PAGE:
Russell 2000 Index

AAA

DEFINITION of 'Russell 2000 Index'

An index measuring the performance approximately 2,000 small-cap companies in the Russell 3000 Index, which is made up of 3,000 of the biggest U.S. stocks. The Russell 2000 serves as a benchmark for small-cap stocks in the United States.

INVESTOPEDIA EXPLAINS 'Russell 2000 Index'

The weighted average market capitalization for companies in the Russell 2000 is about US$1.3 billion and the index itself is frequently used as a benchmark for small-cap mutual funds.

RELATED TERMS
  1. Russell Midcap Index

    A market capitalization weighted index representing the smallest ...
  2. Small Cap

    Refers to stocks with a relatively small market capitalization. ...
  3. Passive Management

    A style of management associated with mutual and exchange-traded ...
  4. Standard & Poor's 500 Index - S&P ...

    An index of 500 stocks chosen for market size, liquidity and ...
  5. Russell 3000 Index

    A market capitalization weighted equity index maintained by the ...
  6. Russell Top 200 Index

    A market capitalization weighted index of the largest 200 companies ...
RELATED FAQS
  1. Why should I be looking at small cap stocks as a potential investment?

    Investors should look at small-capitalization stocks for upside growth potential and portfolio diversification. Despite these ... Read Full Answer >>
  2. How do returns on private equity investments compare to returns on other types of ...

    For high-net-worth individuals and institutional investors, private equity is an attractive investment option because of ... Read Full Answer >>
  3. Are small cap companies more risky investments than large cap companies?

    Small cap companies are riskier investments than large cap companies, because small cap companies have less access to resources, ... Read Full Answer >>
  4. What should I use as a benchmark for my small-cap stock portfolio?

    When creating a stock portfolio, it is important to have a benchmark against which you can compare your returns. Comparing ... Read Full Answer >>
  5. Which is the best index to use to study the possible future price action of a given ...

    It is a smart idea to study the movements of a broad-based index of companies before making an investment decision. Specifically, ... Read Full Answer >>
  6. What are the Basel III rules, and how does it impact my bank investments?

    The Basel III rules are a regulatory framework designed to strengthen financial institutions by placing guidelines pertaining ... Read Full Answer >>
Related Articles
  1. Investing Basics

    An Introduction To Stock Market Indexes

    Investopedia explains the five most talked about indexes and what makes them all different.
  2. Markets

    Understanding Small- And Big-Cap Stocks

    If you don't realize how big small-cap stocks can be, you'll miss some good investment opportunities.
  3. Investing Basics

    How To Evaluate A Micro-Cap Company

    Learn how to think big by investing in smaller stocks.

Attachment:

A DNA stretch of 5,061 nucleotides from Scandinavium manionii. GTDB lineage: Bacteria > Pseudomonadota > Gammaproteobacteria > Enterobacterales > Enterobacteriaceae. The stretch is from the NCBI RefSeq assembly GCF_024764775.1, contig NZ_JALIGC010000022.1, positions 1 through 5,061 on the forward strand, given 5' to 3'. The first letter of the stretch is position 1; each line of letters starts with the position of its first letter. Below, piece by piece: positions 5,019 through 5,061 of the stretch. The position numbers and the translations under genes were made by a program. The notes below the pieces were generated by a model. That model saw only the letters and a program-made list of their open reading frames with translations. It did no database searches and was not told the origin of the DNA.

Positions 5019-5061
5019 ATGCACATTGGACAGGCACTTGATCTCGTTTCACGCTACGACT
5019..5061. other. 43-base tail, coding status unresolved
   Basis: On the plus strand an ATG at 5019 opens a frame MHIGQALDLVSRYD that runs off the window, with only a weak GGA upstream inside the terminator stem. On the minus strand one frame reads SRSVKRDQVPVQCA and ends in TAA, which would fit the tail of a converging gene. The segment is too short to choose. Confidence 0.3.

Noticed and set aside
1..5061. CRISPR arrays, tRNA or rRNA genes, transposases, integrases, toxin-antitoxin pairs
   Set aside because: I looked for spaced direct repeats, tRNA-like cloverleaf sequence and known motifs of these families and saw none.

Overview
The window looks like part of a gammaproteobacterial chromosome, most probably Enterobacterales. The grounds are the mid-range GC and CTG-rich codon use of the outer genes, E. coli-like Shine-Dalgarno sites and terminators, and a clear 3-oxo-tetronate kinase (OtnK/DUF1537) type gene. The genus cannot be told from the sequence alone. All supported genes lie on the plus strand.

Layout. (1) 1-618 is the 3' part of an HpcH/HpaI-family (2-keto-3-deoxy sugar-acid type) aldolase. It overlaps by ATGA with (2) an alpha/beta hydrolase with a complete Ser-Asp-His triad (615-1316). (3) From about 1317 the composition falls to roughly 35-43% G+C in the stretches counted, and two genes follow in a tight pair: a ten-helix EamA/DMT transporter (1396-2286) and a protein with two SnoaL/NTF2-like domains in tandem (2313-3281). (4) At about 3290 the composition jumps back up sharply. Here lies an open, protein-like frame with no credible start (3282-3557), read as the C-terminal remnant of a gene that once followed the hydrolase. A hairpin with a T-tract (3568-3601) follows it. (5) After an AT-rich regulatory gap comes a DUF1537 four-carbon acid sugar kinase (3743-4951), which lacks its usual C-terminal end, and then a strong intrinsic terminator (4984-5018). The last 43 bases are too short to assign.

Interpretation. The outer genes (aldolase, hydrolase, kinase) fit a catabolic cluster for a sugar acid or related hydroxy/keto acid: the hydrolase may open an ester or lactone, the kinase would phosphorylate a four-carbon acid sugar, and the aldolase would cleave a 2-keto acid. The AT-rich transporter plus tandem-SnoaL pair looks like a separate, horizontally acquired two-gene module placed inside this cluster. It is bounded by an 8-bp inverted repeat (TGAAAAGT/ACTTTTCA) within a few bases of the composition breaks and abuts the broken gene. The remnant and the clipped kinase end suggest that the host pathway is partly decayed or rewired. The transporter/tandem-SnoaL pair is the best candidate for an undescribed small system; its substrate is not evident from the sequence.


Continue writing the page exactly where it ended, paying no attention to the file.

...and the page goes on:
4. Mutual Funds & ETFs

    Modernize Your Portfolio With ETF Futures

    Gain access to premier, highly liquid ETFs with lower capital requirements.
  5. Markets

    An Introduction To Small Cap Stocks

    When it comes to a company's size, bigger isn't always better for investors. Find out more here.
  6. Economics

    The ABCs Of Stock Indexes

    Indexes can track market trends, but they're not always reliable. Can you trust them?
  7. Investing Basics

    What's the Primary Market?

    The primary markets are where investors can get first crack at a new security issuance.
  8. Mutual Funds & ETFs

    Which ETF is the Best Bet: VTI or IWV?

    A look at two quality ETFs that offer diversification, low expense ratios, and exposure to the total market.
  9. Investing Basics

    How the S&P 500 and Russell 2000 Indexes Differ

    The S&P 500 and Russell 2000 are used as benchmarks for broader segments of the U.S. stock market. Each index has its own approach to measuring stocks.
  10. Economics

    An Introduction to Government Loans

    Government loans further policymakers' efforts to create positive social outcomes by offering timely access to capital for qualified candidates.

You May Also Like

Hot Definitions
  1. Fiduciary

    1. A person legally appointed and authorized to hold assets in trust for another person. The fiduciary manages the assets ...
  2. Expected Return

    The amount one would anticipate receiving on an investment that has various known or expected rates of return. For example, ...
  3. Carrying Value

    An accounting measure of value, where the value of an asset or a company is based on the figures in the company's balance ...
  4. Capital Account

    A national account that shows the net change in asset ownership for a nation. The capital account is the net result of public ...
  5. Brand Equity

    The value premium that a company realizes from a product with a recognizable name as compared to its generic equivalent. ...
Trading Center